Another outside linebacker, sixth-round pick Ricky Elmore, played a lot Saturday night. Like Zombo, he was a defensive end in college and is learning to play linebacker. The hardest thing going from putting your hand on the ground to the two-point stance is the responsibilities. When youíre a down lineman, you have maybe one or two responsibilities. In college, maybe they had one sight adjustment. In the pros, youíre not just rushing the passer and occasionally worrying about the run, itís constant worrying about both. Plus, there can be three or four sight adjustments, based on formation or motion, that sort of thing.

Elmore looked decent in the passing game Saturday. Looks a little deliberate, but heís physical. Thereís a chance for him in the future. He must get comfortable with the scheme and techniques, then his talents can come out. In the scrimmage, the couple of times he had to cover a tight end, he looked decent, certainly got out of there and was fairly decent when he had to get back into his zone.

Not sure whether heíll make the team as a rookie. If he wasnít a draft pick, maybe not, but until we see some preseason games itís a little early to say.

Sherrod struggling at guard

The Packers are checking out rookie Derek Sherrod at left guard, though heís a natural tackle. You understand it. Itís the first week of camp, youíre going to put your first-round draft pick in there and see whether you can get him on the field. But my gut says third-year pro T.J. Lang or somebody else will be the starter.

In the scrimmage, Sherrod still struggled with pad level. His pads have to come down. The other thing, going from college to the pros, his hands have to stay higher. Against Walden one time, Sherrodís hands dropped to his hips, then he came up and made the strike. By that time, Walden was past.

When heís playing against guys like Clay Matthews, third- or fourth-year pros that are good and fast, those hands have to be high. Itís going to take some time to learn. If they want Sherrod to play now, he better start making some progress. At guard, he showed nice enough feet to get out to the linebackers, but I donít think he finished, and some of that is pad level. If heís going to finish blocks at tackle or guard, he has to get his pads down.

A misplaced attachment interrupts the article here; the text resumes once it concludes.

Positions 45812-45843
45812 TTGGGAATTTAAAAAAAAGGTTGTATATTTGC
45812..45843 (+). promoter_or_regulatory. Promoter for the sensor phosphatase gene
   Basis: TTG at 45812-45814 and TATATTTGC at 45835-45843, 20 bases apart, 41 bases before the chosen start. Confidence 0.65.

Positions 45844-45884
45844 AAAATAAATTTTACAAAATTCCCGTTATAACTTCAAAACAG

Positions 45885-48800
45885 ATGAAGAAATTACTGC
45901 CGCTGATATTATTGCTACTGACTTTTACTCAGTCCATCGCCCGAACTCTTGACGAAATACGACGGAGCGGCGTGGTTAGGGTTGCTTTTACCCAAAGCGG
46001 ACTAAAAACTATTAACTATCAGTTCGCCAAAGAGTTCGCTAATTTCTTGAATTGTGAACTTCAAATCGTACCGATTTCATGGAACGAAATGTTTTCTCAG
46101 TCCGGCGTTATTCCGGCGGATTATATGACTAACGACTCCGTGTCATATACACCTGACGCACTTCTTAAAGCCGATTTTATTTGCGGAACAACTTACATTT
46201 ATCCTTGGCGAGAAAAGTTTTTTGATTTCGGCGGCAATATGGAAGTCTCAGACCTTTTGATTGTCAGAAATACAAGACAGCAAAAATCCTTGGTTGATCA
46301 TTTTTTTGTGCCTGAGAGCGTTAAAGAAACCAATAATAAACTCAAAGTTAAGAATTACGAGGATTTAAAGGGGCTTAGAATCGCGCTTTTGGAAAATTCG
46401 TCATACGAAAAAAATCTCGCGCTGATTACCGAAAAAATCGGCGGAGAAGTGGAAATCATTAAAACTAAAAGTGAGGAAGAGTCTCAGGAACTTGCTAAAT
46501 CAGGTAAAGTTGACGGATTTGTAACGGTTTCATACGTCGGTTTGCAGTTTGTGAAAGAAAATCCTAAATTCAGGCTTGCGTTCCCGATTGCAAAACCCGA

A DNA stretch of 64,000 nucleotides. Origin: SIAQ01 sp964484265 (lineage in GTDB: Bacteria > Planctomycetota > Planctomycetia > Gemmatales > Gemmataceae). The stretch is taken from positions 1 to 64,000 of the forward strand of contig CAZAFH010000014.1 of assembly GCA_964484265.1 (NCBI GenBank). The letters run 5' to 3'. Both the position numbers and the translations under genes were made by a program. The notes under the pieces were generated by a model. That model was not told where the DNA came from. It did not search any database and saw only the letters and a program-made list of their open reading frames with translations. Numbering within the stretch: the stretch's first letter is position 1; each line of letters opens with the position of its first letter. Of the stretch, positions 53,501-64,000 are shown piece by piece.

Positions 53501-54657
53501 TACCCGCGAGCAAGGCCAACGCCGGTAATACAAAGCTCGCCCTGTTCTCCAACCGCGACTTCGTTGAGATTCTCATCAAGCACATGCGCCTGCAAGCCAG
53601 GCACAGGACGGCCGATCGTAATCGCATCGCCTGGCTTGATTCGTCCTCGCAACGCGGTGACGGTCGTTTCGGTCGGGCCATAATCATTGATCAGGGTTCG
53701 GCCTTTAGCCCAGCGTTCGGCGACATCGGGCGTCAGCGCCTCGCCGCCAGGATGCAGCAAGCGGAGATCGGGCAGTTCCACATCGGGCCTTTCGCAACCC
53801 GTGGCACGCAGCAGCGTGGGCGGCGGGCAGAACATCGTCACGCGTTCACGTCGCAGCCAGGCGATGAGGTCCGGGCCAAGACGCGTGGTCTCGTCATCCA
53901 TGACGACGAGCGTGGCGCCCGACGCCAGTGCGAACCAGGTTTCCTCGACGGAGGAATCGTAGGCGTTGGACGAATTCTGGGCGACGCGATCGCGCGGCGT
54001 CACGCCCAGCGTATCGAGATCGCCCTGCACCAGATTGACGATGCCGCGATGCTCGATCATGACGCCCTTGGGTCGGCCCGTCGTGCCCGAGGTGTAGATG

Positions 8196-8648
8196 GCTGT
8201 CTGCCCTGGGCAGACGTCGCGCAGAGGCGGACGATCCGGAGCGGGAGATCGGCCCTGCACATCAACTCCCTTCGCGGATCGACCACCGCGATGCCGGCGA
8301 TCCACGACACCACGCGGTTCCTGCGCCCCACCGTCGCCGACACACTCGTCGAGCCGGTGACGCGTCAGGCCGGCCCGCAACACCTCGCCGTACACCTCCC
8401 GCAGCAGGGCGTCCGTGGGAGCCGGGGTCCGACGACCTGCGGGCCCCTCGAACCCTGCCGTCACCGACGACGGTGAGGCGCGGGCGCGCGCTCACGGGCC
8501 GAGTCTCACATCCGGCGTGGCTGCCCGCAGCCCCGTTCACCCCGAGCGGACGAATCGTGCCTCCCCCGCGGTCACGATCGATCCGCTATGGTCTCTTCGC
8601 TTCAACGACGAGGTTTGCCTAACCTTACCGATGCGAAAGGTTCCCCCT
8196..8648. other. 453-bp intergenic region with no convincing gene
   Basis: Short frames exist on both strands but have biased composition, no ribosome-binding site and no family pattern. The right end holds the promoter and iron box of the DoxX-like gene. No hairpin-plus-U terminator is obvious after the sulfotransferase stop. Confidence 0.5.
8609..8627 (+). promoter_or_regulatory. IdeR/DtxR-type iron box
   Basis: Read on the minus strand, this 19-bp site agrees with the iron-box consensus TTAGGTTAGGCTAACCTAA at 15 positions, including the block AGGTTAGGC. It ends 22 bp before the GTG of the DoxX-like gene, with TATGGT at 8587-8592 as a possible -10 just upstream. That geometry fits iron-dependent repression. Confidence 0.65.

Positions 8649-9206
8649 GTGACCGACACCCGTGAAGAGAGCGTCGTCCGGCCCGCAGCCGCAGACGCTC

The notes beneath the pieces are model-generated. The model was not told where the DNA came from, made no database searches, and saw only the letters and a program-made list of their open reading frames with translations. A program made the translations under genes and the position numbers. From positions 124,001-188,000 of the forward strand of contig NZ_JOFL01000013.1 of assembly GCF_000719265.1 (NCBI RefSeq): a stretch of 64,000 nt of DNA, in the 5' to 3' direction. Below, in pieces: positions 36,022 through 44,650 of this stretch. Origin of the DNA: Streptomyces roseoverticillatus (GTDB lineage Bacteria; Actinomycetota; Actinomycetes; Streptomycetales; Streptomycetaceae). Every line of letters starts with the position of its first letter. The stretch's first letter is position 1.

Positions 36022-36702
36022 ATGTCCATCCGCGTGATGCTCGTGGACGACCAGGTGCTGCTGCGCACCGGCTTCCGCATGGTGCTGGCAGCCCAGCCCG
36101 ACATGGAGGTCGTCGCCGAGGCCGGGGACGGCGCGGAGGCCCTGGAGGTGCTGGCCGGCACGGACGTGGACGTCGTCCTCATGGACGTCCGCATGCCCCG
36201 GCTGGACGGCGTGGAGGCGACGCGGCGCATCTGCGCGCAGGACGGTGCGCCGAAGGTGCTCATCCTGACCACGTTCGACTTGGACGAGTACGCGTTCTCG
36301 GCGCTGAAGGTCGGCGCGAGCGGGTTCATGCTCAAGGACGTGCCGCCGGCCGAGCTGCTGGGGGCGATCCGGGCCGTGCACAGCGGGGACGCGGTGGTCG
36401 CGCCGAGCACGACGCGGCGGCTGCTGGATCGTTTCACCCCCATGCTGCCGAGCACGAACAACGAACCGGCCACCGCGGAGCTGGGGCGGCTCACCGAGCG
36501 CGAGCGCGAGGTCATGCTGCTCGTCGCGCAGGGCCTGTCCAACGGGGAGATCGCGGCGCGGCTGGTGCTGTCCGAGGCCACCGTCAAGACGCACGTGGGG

Bulaga, Newhouse off to good starts

Bryan Bulaga looks like heís really settled in at right tackle. No stupid stuff with him. He comes to work and does his job every play. I think heís going to be a nice player this year. Even in the one-on-one pass blocking, I donít remember seeing anybody beating him. Heís gone against Matthews three or four times and nullified him.

The right side of the line is in good shape with Bulaga and right guard Josh Sitton. The left side is a little shaky.

After watching the scrimmage, left tackle Chad Clifton is by far a better pass blocker than second-year pro Marshall Newhouse, but Newhouse is better in the running game. It makes a difference. That guy came to play this year. He's made a big step up in his game. He just has to get better in pass protection. Heís another one who must get his hands up and his butt down.

Green Bay Press-Gazette correspondent Eric Baranczyk played football at the University of Wisconsin-La Crosse and later was an assistant coach. He will provide periodic evaluations of the Packers during training camp.